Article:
I am trying to replace a character - say ; - with a new line using replace-string and/or replace-regexp in Emacs.

I have tried the following commands:

  • M-x replace-string RET ; RET \n

    This will replace ; with 2 characters: \n.

  • M-x replace-regex RET ; RET \n

    This results in the following error (shown in the minibuffer):

    Invalid use of `\' in replacement text.

What's wrong with using replace-string for this task? Is there any other way to do it?



M-x replace-string RET ; RET C-q C-j.

  • C-q for quoted-insert,

  • C-j is a newline.


  • 3
    C-q is really quote-insert which quotes the next character. – Joe Casadonte Mar 5 '09 at 2:17
  • 3
    I believe it's actually "quoted" rather than "quote", as in "quoted-insert". At least that's the way it is on version 22.1. – Bryan Oakley Mar 5 '09 at 15:50
  • 9
    C-j is a literal 0x0a control code, versus Ret which is the key next to your quote and sends 0x0d. en.wikipedia.org/wiki/C0_and_C1_control_codes – Jonathan Arkell Jan 23 '14 at 18:28
  • 2
    Note for vim users, using C-j in emacs, while C-m in vim. – user5671078 Nov 6 '16 at 5:48
  • 3
    @JonathanArkell That's a description how it works, but not why. Within the editor, Ret produces 0x0a, so why should it produce 0x0d in quoted-insert? That doesn't make any sense. (Just because the internal keyboard code is 0x0d for historical reasons? We use key maps all over the place, why not here where it makes perfect sense?) – vog Sep 25 '17 at 12:44

There are four ways I've found to put a newline into the minibuffer.

  1. C-o

  2. C-q C-j

  3. C-q 12 (12 is the octal value of newline)

  4. C-x o to the main window, kill a newline with C-k, then C-x o back to the minibuffer, yank it with C-y

  • 10
    +1 for mentioning C-o! One less key stroke compared to C-q C-j. Hadn't thought of using that one before. – itsjeyd Apr 9 '14 at 9:53
  • Thanks for version 4! Helpful if you have C-o and C-q rebound. – Joachim W Jun 24 '14 at 6:58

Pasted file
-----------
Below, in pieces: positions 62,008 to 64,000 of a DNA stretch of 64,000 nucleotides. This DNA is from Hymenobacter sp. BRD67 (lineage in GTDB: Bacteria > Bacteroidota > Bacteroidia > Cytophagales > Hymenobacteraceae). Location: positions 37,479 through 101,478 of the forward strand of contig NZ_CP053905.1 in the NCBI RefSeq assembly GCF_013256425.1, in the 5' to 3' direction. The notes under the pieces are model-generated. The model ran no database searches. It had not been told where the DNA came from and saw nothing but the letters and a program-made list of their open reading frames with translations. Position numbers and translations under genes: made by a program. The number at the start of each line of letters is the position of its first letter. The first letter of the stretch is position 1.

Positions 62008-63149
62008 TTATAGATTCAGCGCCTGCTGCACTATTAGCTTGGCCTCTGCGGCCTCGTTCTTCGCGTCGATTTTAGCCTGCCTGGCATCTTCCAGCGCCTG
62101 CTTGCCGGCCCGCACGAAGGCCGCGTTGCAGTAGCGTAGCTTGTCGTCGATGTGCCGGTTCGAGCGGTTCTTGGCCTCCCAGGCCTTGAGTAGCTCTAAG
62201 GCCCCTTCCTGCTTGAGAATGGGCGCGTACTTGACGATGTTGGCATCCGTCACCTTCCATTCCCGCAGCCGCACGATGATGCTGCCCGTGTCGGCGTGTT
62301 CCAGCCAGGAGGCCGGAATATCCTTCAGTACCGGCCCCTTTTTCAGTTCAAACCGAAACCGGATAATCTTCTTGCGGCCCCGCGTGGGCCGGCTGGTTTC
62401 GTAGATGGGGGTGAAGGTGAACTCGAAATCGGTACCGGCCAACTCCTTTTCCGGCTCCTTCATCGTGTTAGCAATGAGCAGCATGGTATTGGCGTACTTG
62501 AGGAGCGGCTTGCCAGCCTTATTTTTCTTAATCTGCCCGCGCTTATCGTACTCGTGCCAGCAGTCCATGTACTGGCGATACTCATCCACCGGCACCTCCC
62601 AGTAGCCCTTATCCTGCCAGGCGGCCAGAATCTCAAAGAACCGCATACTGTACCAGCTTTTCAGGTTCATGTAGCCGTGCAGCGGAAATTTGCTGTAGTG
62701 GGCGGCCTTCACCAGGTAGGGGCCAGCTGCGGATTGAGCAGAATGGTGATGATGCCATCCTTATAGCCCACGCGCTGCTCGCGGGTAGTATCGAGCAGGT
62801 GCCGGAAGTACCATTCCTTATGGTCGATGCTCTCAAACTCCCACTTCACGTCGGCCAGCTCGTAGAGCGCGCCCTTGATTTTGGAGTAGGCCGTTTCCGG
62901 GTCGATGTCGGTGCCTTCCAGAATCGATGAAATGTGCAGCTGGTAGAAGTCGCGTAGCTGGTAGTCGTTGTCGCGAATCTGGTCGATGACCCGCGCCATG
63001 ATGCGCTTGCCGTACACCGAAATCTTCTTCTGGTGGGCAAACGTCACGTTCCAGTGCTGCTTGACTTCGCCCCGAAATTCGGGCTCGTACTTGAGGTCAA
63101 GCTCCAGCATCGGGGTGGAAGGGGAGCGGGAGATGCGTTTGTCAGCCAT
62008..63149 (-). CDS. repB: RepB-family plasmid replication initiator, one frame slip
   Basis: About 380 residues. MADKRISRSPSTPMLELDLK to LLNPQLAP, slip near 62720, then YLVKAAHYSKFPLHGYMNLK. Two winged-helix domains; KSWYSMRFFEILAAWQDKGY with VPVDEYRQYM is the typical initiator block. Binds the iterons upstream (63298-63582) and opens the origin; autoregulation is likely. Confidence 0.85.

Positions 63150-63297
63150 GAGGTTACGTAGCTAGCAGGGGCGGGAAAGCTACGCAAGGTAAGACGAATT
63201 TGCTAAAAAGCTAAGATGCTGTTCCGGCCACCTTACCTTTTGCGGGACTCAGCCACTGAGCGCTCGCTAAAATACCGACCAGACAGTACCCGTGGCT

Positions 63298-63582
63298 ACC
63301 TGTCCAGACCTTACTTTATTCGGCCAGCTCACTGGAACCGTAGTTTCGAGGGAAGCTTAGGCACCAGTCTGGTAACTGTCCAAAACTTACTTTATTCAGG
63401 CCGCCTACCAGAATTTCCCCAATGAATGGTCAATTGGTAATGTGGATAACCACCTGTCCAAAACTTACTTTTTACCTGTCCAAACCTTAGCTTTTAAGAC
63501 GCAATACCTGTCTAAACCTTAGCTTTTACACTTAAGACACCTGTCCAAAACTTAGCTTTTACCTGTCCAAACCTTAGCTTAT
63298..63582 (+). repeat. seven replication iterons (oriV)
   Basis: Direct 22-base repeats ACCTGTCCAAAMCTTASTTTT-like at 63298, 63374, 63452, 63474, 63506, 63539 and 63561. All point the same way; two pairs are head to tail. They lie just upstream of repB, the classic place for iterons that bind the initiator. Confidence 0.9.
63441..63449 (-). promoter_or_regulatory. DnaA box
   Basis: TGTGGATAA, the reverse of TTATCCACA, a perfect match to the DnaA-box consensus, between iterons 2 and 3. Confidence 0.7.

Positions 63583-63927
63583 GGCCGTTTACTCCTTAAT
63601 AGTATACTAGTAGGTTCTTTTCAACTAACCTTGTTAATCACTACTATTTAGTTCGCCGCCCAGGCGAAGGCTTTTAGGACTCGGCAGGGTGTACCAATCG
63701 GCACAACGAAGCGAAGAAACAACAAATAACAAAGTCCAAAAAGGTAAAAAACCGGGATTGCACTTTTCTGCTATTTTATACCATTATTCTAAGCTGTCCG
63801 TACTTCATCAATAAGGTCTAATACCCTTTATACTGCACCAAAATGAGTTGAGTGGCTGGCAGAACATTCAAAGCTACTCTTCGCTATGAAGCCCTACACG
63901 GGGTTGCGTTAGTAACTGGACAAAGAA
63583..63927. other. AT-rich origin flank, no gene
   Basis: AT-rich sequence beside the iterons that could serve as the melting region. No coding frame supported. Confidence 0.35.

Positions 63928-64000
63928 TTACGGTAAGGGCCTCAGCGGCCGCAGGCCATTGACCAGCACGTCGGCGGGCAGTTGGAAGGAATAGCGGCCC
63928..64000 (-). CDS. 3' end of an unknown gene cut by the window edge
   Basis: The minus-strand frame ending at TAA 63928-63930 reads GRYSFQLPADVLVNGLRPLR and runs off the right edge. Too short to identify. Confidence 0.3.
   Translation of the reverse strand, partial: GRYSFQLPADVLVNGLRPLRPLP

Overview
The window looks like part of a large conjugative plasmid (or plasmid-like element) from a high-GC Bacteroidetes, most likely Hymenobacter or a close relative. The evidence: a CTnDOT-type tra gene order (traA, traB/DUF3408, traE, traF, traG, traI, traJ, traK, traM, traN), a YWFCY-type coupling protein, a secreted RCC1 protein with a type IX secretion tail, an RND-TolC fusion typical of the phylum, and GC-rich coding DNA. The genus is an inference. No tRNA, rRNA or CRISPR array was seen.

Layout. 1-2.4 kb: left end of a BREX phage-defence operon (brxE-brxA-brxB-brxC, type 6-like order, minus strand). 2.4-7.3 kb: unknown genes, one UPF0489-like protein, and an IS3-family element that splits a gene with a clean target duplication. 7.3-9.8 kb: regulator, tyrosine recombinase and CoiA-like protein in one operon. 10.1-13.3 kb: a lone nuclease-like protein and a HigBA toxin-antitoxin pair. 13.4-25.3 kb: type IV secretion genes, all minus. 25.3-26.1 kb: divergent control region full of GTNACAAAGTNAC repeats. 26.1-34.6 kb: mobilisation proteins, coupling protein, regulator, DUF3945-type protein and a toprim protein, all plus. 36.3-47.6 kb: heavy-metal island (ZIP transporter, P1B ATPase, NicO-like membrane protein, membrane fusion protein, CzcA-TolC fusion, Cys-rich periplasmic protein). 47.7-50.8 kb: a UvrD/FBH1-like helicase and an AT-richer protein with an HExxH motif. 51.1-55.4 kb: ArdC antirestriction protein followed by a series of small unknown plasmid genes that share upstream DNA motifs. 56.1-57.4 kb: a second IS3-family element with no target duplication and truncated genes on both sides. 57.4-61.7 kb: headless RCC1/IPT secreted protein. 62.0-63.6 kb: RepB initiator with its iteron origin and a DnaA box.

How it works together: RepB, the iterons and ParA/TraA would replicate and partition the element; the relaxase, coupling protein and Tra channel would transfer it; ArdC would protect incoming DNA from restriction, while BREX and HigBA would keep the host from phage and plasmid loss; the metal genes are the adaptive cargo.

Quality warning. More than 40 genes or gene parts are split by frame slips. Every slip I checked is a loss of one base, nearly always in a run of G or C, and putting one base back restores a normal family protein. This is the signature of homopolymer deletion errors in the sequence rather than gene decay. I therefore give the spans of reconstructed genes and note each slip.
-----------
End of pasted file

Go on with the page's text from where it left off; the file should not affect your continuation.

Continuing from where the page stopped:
• Thanks a lot. Can you explain why C-o works and C-q C-j doesn't? – Christian Madsen Oct 24 '14 at 6:16
  • C-o doesn't move the point after inserting the newline in the minibuffer, so you still need to press the right arrow key as well if you want to insert something after the newline in the replacement string. – Robin Green Jan 27 '16 at 13:40
  • On my version of Emacs 25.2.2, C-o will enter a newline in the main window when using search, while C-q C-j will enter the newline in the minibuffer. C-o does work with query - replace though. – T.C. Proctor Apr 2 '20 at 21:50

Don't forget that you can always cut and paste into the minibuffer.

So you can just copy a newline character (or any string) from your buffer, then yank it when prompted for the replacement text.

  • 2
    It's really a good idea for the characters which I don't know the key bind. – Lei Mar 5 '09 at 18:16
  • Ahah ! so simple ! – Jérémy Pouyet Jun 26 '19 at 8:24

More explicitly:

To replace the semi colon character (;) with a newline, follow these exact steps.

  1. locate cursor at upper left of buffer containing text you want to change
  2. Type m-x replace-string and hit RETURN
  3. the mini-buffer will display something like this: Replace string (default ^ -> ):
  4. Type in the character you want to replace. In this case, ; and hit RETURN
  5. the mini-buffer will display something like this: string ; with:
  6. Now execute C-q C-j
  7. All instances of semi-colon will be replaced a newline (from the cursor location to the end of the buffer will now appear)

Bit more to it than the original explanation says.


Switch to text-mode

M-x text-mode

Highlight block to indent


C+M \

Switch back to whatever mode..


inline just: C-M-S-% (if binding keys still default) than replace-string^J

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